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Evidence of things not seen

June 7, 2015

The title of this post is, of course, part of St. Paul’s definition of faith (Hebrews 11:1: “Now faith is the substance of things hoped for, the evidence of things not seen”). It’s also something of a paradox:”evidence” comes from “evident,” whose etymology the OED gives as “ē- out + vident-em, present participle of vidēre to see.” Faith is the seeing of what you don’t, you know, actually see. It’s like a form of perception sensitive not just to physics, but to metaphysics. Call it metaperception.

We speak in such metaperceptual terms all the time. Faith is “evidence of things not seen,” and we often say that something looks, not green or large or solid, but “real.” When a proposition seems to us correct, it sounds, not loud or jarring, but “right”; it has “the ring of truth.” When a person seems to us to possess a certain spiritual excellence, he has about him “an aura of holiness,” or, as the theologians say, “the odor of sanctity,” or, in a more modern phrase, “an air of authenticity.” And, of course, our word for aesthetic sensitivity just is “taste.”

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Knowing is not really a form of looking or hearing or smelling or tasting. Nor is it an additional form of perception on top of those three. That such metaphors appeal to us tells us something, but not, perhaps, about how we know; rather, about how we wish we knew. We wish that, when Being, Truth, Goodness, and Beauty were present, they could be accompanied by some sign which, if our senses were sufficiently refined, we could infallibly detect. Unfortunately, or perhaps fortunately, participation in the transcendentals is not accompanied by any particular look, ring, air, or other perception. There is no way of knowing beforehand which perceptions will help us judge the transcendentals’ presence or absence; we cannot proceed except through careful attention to the whole, including both the object and its context. (Nor can their presence be detected through attention to our response to that whole—it’s absurd to think we could tell if our knowledge of a proposition was certain by looking for signs that we possessed the appropriate serenity with regard to it.)

But perhaps we can still take the metaphors to tell us something, not about the genus of such metaperceptions, but about the differences between the various species. We imagine that we recognize Being through something like sight, Truth through something like hearing, Goodness through something like smell, Beauty through something like taste. I wonder, then: are these right?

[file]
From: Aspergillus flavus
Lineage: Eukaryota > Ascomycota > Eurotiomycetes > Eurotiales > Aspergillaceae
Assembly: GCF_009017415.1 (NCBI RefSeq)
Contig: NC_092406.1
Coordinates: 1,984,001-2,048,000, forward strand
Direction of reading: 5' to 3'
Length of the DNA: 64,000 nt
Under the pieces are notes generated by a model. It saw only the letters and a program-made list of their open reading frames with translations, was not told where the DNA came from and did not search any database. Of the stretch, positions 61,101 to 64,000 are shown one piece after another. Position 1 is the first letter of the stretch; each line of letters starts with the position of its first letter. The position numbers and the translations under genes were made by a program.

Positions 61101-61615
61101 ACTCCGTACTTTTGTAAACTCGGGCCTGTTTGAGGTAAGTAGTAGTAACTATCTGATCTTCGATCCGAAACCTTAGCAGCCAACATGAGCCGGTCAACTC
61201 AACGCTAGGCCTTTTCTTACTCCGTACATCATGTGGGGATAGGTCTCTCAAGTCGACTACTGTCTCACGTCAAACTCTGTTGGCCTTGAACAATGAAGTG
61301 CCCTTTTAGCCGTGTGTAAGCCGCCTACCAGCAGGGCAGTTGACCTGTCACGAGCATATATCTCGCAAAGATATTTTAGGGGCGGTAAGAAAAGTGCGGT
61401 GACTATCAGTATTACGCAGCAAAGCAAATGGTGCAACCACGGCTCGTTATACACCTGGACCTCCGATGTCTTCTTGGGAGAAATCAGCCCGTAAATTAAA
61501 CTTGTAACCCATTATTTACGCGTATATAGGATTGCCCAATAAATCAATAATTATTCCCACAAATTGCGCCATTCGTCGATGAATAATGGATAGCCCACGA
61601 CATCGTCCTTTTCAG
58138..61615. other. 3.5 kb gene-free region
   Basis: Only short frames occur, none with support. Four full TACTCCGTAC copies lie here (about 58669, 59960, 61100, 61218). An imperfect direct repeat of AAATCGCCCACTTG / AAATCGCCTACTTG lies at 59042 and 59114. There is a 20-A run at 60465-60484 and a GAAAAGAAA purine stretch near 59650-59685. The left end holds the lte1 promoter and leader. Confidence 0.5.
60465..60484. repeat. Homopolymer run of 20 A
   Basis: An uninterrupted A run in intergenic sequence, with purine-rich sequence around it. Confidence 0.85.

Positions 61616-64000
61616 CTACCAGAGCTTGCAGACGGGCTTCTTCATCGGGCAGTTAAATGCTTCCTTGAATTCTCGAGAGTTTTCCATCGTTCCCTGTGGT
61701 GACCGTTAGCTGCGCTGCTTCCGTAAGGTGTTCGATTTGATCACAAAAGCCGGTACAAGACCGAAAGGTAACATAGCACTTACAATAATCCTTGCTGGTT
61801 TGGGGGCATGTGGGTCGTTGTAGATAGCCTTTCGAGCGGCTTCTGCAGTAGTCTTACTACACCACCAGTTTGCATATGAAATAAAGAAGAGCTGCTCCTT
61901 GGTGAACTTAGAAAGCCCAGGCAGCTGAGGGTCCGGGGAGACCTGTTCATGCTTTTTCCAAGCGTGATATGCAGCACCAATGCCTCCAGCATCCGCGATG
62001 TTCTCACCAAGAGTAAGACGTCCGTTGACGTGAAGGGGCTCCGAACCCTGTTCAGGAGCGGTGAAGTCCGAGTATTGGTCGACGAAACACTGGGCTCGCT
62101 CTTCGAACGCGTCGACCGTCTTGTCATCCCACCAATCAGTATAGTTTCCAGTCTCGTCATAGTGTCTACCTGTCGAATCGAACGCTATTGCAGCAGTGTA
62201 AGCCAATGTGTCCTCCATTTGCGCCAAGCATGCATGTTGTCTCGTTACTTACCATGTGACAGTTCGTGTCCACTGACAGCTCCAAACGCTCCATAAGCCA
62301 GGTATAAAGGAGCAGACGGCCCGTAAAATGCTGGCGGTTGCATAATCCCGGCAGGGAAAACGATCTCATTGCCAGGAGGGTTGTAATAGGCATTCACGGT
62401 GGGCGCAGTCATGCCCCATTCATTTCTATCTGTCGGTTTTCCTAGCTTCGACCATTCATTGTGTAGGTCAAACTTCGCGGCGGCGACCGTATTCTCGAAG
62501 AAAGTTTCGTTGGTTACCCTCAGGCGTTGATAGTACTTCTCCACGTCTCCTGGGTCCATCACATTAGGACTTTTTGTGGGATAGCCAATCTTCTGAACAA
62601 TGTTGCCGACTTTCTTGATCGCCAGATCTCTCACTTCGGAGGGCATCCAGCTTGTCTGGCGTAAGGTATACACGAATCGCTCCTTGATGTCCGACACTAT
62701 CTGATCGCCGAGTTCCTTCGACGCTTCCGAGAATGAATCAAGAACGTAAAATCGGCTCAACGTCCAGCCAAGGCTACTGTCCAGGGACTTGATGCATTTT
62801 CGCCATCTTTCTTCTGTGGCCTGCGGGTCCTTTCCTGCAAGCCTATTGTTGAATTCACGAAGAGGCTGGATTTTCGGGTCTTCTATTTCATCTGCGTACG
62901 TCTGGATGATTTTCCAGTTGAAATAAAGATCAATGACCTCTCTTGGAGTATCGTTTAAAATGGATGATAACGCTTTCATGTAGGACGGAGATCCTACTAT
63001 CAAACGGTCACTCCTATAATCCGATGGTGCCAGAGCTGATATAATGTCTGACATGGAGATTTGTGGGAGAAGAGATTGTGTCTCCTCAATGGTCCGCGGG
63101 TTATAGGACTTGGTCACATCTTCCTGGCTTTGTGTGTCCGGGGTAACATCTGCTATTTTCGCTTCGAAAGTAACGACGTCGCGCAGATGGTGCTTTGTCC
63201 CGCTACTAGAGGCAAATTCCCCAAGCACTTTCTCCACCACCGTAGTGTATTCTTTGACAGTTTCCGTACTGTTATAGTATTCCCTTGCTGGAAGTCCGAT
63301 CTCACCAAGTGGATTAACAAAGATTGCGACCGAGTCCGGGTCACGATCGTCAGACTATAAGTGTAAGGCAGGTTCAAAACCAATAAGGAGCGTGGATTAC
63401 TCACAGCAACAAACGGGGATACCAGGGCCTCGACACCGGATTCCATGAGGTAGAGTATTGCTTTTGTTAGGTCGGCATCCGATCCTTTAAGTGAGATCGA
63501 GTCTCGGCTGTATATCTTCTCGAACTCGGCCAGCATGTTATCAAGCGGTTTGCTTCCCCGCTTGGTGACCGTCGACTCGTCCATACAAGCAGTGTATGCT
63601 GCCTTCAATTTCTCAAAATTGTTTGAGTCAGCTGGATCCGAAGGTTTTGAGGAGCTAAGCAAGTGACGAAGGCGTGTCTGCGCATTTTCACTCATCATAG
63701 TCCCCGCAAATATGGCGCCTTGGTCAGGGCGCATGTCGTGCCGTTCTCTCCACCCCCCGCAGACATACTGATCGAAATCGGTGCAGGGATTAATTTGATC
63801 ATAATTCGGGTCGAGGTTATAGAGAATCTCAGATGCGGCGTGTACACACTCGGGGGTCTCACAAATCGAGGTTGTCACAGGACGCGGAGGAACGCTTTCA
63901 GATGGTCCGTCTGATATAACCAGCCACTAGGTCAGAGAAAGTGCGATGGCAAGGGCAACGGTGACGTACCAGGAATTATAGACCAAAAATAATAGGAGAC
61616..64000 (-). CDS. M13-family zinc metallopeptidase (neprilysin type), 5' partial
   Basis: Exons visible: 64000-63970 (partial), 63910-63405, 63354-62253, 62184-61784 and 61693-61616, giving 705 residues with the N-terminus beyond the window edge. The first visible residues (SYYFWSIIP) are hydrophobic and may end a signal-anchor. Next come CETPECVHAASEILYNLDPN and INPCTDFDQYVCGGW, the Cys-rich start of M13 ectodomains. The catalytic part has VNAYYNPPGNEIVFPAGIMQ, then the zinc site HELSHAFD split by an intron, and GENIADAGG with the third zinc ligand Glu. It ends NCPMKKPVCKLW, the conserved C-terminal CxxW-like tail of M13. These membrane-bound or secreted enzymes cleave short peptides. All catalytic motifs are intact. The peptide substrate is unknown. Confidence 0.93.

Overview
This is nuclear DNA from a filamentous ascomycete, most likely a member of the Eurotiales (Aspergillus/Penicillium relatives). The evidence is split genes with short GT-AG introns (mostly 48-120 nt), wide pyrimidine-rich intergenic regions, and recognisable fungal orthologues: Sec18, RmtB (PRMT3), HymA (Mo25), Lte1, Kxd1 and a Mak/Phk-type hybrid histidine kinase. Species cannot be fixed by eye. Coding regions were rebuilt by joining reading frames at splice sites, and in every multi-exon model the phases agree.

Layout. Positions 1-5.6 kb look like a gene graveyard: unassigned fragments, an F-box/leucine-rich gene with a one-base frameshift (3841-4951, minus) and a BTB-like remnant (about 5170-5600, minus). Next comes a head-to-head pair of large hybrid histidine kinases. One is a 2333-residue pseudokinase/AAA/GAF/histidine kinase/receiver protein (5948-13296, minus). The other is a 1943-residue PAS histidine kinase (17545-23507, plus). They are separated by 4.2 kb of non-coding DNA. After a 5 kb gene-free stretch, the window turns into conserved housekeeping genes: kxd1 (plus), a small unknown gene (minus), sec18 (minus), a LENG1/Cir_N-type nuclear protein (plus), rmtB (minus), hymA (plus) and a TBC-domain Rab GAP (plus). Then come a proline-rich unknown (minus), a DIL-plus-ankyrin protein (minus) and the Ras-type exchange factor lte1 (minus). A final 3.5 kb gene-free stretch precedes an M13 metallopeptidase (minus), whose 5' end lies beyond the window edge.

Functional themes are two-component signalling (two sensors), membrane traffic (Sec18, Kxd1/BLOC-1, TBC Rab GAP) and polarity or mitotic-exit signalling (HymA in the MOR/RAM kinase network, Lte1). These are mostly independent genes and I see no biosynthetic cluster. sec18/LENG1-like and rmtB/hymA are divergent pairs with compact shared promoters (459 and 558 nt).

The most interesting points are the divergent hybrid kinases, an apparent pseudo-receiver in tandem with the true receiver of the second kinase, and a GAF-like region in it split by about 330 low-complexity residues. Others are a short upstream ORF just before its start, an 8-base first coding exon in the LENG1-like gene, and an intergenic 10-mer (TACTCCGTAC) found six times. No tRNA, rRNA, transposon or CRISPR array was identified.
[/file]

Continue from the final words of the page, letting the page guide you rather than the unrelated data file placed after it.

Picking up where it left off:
That being is like something we can see: it persists, it can be regarded from different angles, it remains even if we close our eyes and minds?

That truth is like something we can hear: it lasts only for a moment, since a statement true one moment can be false the next, but for that moment, if we notice it, we are incapable of closing our ears to its force?

That goodness is like something we can smell: we might not even notice it, if we’re not looking, and will almost certainly have difficulty describing it, but it still greatly influences our approach to it?

That beauty is like something we can taste: we disagree about it constantly, and it bears no direct correspondence to what is actually good for us, but it still seems somehow important?

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This is, of course, quite ad-hoc; my list of transcendentals is non-standard (“beauty” arguably doesn’t qualify, and honestly I’m not entirely clear on the distinction between “being” and “the one”), and as is my list of senses (it’s missing “touch,” not to mention more modern notions like “proprioception”). This bothers my schematizing tendencies, and makes the rest of me suspicious of the idea that these things fall into a schema at all.

But then, I’m not speaking here about philosophy, so much as about how these metaphors influence our thoughts. If I’m right to see a pattern in our talk of things looking real, ringing true, smelling right, and tasting beautiful, then the pattern doesn’t need to be all-encompassing or even entirely consistent in order to be worth attending to, so long it is heard in the key not of Plato but of Wittgenstein.

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